4 Ways to Become a Better Presenter Virtually and In-Person
Whether you’re sharing your screen in a virtual meeting or standing at the head of a large conference room table, your skills as a presenter matter. Things happen when you communicate ideas successfully. You gain buy-in from stakeholders, conduct more effective and efficient meetings, and establish authority.
All that said, it’s easier said than done for many to approach public speaking enthusiastically. Internal doubts usually aren’t picky about the size of the audience or medium through which you’re presenting.
As with any skill (or fear) though, the right mindset and practice can take you far. Here’s how to work towards beating stage fright and becoming a better presenter in the workplace.
Make Sure You’re Prepared
We all know what it’s like to walk into a meeting underprepared. The kind of meeting where you turn off your camera, hoping to fade into the background of talking heads and forced participation.
It’s something you can potentially get away with as an attendee but when you’re running the meeting, preparation is the only option. Especially if you don’t want people to walk away feeling like their time was wasted.
Get familiar with your talking points ahead of time, send out an agenda prior to the meeting, and avoid reading off a PowerPoint deck word for word. Additionally, test out any technology you might be using before everyone hops on the call so you can keep things flowing seamlessly.
Cater the Material to Your Audience
Who you’re presenting to should help steer the direction of your presentation.
If, for example, what you have to talk through is highly technical in nature but your audience is far removed from it, complicated jargon should be left at the door. Simplification is always preferable.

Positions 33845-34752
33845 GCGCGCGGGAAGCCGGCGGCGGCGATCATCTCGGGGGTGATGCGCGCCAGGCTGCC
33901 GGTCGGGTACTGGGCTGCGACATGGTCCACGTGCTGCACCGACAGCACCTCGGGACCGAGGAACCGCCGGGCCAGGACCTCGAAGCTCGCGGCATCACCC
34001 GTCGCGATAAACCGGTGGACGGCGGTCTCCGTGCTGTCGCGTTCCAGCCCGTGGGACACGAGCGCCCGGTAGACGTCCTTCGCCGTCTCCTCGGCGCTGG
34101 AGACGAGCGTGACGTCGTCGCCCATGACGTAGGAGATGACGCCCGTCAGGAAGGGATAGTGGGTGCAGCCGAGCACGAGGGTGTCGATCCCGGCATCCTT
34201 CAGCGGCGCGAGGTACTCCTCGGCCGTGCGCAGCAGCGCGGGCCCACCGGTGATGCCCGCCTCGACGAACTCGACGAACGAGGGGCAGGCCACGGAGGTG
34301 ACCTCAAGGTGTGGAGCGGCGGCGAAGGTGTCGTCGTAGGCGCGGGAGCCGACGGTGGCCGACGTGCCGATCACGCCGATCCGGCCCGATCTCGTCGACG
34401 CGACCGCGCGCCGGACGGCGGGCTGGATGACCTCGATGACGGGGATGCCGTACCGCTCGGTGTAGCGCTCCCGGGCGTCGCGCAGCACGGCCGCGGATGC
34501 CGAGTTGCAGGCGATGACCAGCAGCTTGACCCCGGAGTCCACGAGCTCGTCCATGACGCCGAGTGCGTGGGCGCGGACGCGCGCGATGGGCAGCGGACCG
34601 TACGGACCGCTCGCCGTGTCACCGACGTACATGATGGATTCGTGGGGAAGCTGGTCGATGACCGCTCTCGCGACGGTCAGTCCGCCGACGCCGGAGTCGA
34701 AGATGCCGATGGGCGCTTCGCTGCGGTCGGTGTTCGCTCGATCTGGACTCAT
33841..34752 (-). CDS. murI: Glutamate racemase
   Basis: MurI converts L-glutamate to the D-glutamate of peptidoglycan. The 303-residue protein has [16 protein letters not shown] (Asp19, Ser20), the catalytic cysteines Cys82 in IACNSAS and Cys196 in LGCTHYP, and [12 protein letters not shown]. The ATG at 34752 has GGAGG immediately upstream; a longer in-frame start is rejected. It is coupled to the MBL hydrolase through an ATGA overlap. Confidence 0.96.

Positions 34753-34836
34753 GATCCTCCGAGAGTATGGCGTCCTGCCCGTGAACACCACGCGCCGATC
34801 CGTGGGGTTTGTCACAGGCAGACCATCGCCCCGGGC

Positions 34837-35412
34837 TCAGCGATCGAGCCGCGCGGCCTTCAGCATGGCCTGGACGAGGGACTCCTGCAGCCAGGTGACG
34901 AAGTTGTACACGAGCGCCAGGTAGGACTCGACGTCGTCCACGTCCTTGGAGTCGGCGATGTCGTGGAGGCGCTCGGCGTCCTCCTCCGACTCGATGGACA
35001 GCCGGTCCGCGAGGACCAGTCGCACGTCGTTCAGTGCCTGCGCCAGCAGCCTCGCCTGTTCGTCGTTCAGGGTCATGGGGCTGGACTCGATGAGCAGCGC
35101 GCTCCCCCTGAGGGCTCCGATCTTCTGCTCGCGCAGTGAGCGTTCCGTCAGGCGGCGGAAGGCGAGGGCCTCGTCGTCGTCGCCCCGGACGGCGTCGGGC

Similarly, consider engagement tactics. Tell stories, ask questions of those in attendance, insert humor where appropriate, and when relevant, advocate for a laptop-free setting to avoid distractions.
When people are nervous, it’s normal to want to talk fast. You’re trying to get out of the spotlight as quickly as possible.
While you don’t want your presentation to drag on past time, you also want to move at a reasonable pace. You should allow people to process what they’re hearing.
If it helps, record your presentation audio prior to the meeting. This will give you a better feel for the pace of your delivery, as well as any tendencies you might have to insert filler words like “um” and “okay”.
Practice (and Then Practice Some More)
There’s no “quick fix” to becoming a better presenter. Like anything, it takes time and practice.
Put in some time after hours and present to friends or family. Even if the material goes over their head, they can offer feedback on how you carry yourself. The comfortability you have around your loved ones could lend itself to valuable, blunt critiques you otherwise wouldn’t have received in a more professional setting.